Find The RIGHT Balance Between Risk And Reward
Amar is a CFA Charterholder and CFP, having over 20 years of experience in IT and Financial Services. He is very passionate about spreading financial literacy and has authored four bestselling books on Personal Finance.
21 May, 2018
“The investor’s chief problem, perhaps his worst enemy, is likely to be himself.” When it comes to investing after finding the right balance between risk and reward, most people are their own enemies” – Benjamin Graham
So, while most of us know ‘Mutual Funds sahi hai’, the lack of knowledge and wide range of choices makes it very difficult to strike a balance between risk and reward.
So how do you decide where to invest your money and trike the right balance between risk and rewards?
Before you start investing your money you should be aware of a few things. You should clearly know the rate of return required to meet your goals. More importantly, you should know how much risk you are willing to take in hard times to earn the returns you require. This will help you avoid more risk than necessary. It is easy to build a portfolio with a good risk-return balance as well as helps you achieve your goals.
To strike the right balance between risk and return you must know what you want your money to do for you and what you want to invest for. When you know your goals and how much money you need to achieve these goals, your approach towards investments changes. You focus on what you are achieving with your money instead of the returns.
People often focus on returns ignoring the risk component. Most of us want an investment with high returns and no risk or less risk. Just like cigarette smokers who choose to ignore the warning ‘Cigarette Smoking is injurious to Health’, investors too look the other way when it comes to the caveat ‘Mutual funds are subject to market risk’.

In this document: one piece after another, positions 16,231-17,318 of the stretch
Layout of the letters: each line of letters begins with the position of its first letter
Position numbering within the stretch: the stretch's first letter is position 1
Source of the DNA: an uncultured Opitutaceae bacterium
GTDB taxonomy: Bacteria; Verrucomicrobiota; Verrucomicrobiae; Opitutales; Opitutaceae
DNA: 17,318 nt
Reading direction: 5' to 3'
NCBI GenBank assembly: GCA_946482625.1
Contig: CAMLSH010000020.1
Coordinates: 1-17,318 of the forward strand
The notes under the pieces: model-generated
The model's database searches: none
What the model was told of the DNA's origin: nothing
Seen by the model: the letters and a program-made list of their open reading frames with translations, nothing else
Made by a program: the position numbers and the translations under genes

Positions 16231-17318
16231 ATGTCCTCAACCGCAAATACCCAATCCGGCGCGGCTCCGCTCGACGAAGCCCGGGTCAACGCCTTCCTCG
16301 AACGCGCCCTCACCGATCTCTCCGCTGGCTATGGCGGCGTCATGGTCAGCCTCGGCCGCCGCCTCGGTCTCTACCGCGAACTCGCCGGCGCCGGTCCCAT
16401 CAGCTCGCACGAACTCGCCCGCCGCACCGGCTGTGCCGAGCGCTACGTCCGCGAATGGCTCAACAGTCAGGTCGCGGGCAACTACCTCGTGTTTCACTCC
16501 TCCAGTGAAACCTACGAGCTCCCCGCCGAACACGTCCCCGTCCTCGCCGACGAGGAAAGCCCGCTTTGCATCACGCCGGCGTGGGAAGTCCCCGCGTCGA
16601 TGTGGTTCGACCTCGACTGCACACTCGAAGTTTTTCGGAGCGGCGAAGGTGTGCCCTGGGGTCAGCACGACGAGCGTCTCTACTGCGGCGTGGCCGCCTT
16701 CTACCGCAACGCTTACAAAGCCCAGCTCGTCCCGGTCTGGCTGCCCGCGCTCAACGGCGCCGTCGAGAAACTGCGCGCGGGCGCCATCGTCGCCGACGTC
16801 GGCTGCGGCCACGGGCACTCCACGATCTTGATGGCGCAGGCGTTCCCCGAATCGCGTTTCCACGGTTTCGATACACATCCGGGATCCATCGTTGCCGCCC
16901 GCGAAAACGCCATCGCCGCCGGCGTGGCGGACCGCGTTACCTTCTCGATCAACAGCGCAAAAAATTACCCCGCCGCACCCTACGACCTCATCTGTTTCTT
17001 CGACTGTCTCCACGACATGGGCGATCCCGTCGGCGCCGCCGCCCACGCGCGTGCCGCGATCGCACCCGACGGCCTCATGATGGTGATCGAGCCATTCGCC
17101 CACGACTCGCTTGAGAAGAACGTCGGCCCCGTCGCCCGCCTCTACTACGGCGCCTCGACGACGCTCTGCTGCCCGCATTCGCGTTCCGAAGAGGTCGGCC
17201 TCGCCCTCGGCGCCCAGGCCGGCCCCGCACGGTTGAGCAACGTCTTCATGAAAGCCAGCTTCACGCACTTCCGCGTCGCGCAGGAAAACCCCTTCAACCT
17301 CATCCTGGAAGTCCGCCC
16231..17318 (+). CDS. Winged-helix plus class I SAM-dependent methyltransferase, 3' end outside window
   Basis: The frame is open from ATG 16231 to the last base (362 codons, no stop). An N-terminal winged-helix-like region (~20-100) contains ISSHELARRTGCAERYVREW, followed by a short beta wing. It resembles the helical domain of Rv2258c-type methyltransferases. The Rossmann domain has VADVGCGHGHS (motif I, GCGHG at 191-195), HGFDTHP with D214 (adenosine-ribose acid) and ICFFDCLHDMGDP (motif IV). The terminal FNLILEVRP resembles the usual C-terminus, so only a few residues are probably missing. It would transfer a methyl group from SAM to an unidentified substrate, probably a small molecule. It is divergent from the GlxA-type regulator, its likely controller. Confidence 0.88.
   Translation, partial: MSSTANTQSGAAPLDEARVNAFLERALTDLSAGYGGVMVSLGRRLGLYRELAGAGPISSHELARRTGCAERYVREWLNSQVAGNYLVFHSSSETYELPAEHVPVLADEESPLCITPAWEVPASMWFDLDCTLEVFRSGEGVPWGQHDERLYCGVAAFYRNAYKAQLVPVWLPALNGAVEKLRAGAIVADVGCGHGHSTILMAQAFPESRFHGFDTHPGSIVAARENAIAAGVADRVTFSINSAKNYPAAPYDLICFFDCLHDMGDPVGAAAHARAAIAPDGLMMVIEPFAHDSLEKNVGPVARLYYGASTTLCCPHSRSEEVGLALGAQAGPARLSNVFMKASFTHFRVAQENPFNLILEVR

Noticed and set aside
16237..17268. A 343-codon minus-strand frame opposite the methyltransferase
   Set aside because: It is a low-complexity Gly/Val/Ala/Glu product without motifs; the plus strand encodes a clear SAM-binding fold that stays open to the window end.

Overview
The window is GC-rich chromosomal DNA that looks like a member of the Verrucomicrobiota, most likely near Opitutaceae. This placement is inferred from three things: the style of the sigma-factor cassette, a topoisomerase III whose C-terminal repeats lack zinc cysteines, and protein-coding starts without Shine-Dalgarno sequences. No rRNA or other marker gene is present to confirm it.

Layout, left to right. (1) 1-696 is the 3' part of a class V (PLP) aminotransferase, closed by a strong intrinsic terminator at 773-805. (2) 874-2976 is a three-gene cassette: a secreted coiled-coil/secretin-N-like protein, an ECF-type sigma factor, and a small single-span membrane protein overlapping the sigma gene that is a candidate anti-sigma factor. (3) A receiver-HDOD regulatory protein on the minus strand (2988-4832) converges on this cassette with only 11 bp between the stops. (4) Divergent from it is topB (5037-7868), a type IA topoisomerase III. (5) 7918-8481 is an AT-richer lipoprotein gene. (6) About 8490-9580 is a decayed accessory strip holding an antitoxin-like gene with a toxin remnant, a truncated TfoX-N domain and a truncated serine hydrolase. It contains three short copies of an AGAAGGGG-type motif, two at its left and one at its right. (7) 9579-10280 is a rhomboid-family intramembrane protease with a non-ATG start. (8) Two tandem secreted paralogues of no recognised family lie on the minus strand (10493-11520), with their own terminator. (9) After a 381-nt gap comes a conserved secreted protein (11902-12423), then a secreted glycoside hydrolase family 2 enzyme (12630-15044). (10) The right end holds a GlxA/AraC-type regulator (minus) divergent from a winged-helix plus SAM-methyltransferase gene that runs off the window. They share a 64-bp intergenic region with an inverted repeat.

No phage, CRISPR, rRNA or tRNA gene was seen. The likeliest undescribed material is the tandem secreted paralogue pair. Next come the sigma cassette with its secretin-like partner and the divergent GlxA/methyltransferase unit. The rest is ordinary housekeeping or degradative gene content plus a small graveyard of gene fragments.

To understand the returns of funds you should understand the various reasons why one fund earns more than another like –
- High exposure to certain sectors or stocks
- Calls taken by the fund manager have been spot on
- Market timing
However, the same reasons can go against the fund and its performance can suffer. Just because a scheme has been a start performer, does not mean it will continue to be one. Evaluate the performance over extended periods of time and not just over a quarter or so.
Now, let’s focus on your objective of investing.
- Capital Appreciation –
- Income and Capital protection –
If your objective is capital appreciation, then indeed you should look at investing in Equity. Within equity funds, there are various types such as Diversified Equity, Sectoral, Thematic Funds, and Opportunistic Funds. Within this category, a separate classification in terms of market capitalisation of stocks (Large Cap, Mid Cap, Multi Cap and so on) can be done. All of these have varying risks that you must consider.
The core of every portfolio should comprise of diversified Large cap, Multi cap, Balanced and Midcap (depending upon the risk you would like to take) funds. The whole idea of creating a diversified portfolio is to minimise the risk of fluctuation, by adding lower co-related scheme. By lower co-relation we mean, the funds will not move in the same direction in any given market condition. Over a short term, while one category does not perform, and another is performing well, over a long run, the overall portfolio will deliver. This way, we can manage short term volatility and achieve desired returns in the long run.
If your objective is income and capital protection, then a debt fund is more appropriate. Short-term funds that are required in a few weeks or months should be parked in liquid funds or floating rate funds.
Finally, avoid costly mistakes such as chasing star performers of last year and acting on the basis of some rudimentary talk about fund size or promises about unrealistic performance.